I actually thought about this topic on Monday’s podcast when Danika used the term “carted” for Monster Hunter. It’s those little changes in langauge that really show how immersive not only the game can be but the community surrounding it.
I had gotten really into FFXIV a while back and you better believe that many of my conversations about that game would’ve been gibberish if you didn’t play it. Using short-hand terms for dungeons, bosses, skills, combos helped for tactical speech during the fight but it also felt like a new language, which adds a little bit of fun to the community surrounding the game.
I haven’t really gotten into Into The Breach’s community, or language, yet despite loving that game. I think I’m approaching the game the same way I approach chess, which is an apt comparison considering how chess-like Into the Breach can be. I’m enjoying it, but I don’t really want to dive into it. I’ll beat it, probably 100% it, but I don’t care about reading up strategies or watching livestreams. It’s just a fun game.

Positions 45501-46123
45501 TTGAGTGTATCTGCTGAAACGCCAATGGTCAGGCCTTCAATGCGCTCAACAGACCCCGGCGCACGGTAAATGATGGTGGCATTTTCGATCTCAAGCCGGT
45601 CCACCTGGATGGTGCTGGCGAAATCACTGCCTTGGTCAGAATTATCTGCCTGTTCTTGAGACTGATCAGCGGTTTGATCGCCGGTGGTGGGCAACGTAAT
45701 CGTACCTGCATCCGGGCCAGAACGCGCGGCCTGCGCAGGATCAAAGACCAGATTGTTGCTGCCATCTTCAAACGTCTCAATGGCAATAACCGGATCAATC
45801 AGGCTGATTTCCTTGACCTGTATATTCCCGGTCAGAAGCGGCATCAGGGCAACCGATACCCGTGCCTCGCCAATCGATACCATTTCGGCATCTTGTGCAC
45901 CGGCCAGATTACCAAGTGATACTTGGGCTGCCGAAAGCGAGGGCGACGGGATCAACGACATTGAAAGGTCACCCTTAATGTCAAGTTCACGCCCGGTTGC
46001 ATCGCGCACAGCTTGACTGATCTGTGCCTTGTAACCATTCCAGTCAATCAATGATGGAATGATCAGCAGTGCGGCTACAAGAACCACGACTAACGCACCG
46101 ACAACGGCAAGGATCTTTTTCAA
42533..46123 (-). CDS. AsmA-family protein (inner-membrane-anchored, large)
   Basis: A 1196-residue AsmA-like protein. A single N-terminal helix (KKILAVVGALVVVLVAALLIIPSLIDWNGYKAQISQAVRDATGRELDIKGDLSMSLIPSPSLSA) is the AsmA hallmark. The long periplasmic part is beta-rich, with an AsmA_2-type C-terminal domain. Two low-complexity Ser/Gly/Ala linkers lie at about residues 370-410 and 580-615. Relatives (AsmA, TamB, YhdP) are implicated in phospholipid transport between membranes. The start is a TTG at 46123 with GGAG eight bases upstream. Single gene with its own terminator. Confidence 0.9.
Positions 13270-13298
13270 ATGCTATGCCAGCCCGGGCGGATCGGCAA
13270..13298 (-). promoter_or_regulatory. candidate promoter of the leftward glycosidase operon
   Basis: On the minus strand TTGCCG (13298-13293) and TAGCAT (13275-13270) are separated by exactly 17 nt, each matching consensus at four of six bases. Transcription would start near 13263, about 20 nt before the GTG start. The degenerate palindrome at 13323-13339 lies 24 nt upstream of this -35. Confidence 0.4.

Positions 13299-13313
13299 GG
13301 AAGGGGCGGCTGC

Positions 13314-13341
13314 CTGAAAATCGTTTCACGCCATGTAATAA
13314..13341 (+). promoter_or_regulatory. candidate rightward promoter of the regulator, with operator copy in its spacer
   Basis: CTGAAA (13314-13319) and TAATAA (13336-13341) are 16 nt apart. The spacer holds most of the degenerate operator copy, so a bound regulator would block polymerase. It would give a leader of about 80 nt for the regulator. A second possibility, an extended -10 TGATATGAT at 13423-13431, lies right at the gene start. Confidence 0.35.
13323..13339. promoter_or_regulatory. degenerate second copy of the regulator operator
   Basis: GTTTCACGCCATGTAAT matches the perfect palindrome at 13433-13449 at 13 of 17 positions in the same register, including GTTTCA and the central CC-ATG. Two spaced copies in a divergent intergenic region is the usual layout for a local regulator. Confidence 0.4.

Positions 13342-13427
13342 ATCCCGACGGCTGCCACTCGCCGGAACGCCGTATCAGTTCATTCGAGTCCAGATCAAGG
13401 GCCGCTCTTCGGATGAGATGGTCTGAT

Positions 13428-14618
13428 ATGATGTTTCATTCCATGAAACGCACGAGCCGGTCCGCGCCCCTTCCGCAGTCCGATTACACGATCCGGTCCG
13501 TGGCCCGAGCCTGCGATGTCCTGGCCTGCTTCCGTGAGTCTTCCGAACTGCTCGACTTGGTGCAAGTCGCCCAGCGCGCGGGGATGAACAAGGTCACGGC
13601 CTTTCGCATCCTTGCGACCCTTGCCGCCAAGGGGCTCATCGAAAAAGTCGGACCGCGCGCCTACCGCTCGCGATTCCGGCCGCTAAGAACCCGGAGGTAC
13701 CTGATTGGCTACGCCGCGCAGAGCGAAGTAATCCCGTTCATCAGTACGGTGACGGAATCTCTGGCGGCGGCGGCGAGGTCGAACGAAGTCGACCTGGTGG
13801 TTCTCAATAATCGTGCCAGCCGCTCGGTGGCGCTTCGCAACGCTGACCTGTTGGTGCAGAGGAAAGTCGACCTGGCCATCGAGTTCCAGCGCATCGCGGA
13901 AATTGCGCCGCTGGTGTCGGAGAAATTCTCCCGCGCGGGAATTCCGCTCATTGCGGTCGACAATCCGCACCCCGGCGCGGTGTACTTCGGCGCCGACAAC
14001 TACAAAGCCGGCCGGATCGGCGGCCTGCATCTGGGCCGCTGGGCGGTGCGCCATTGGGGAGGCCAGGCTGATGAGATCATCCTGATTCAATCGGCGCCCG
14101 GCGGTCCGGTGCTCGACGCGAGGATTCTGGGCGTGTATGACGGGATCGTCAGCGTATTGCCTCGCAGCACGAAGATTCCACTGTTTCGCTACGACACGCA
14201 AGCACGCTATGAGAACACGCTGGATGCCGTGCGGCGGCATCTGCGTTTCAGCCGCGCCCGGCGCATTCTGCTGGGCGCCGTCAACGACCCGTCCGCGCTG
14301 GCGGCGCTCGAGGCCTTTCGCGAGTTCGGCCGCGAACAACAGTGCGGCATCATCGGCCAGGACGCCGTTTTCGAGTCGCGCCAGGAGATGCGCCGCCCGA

Edit: Now that I’m watching the Battlegrounds stream, the language from squads in Battlegrounds is wild. Since no houses are named, and some locations aren’t, you need to create and learn an entire new language. Things like café are easy, but then my squad also uses the terms asfak (started as ass factory and then shortened), cupcake stand, Triangle face, Ravenholm and quite a few others. Even guns and attachments have slowly gained new names like naming the pistol suppressor after someone in our group who constantly called them out, or calling the SCARL a Scarly Rae Jepson. It’s great when you get new people joining and you have no idea what you’re actually supposed to call things anymore.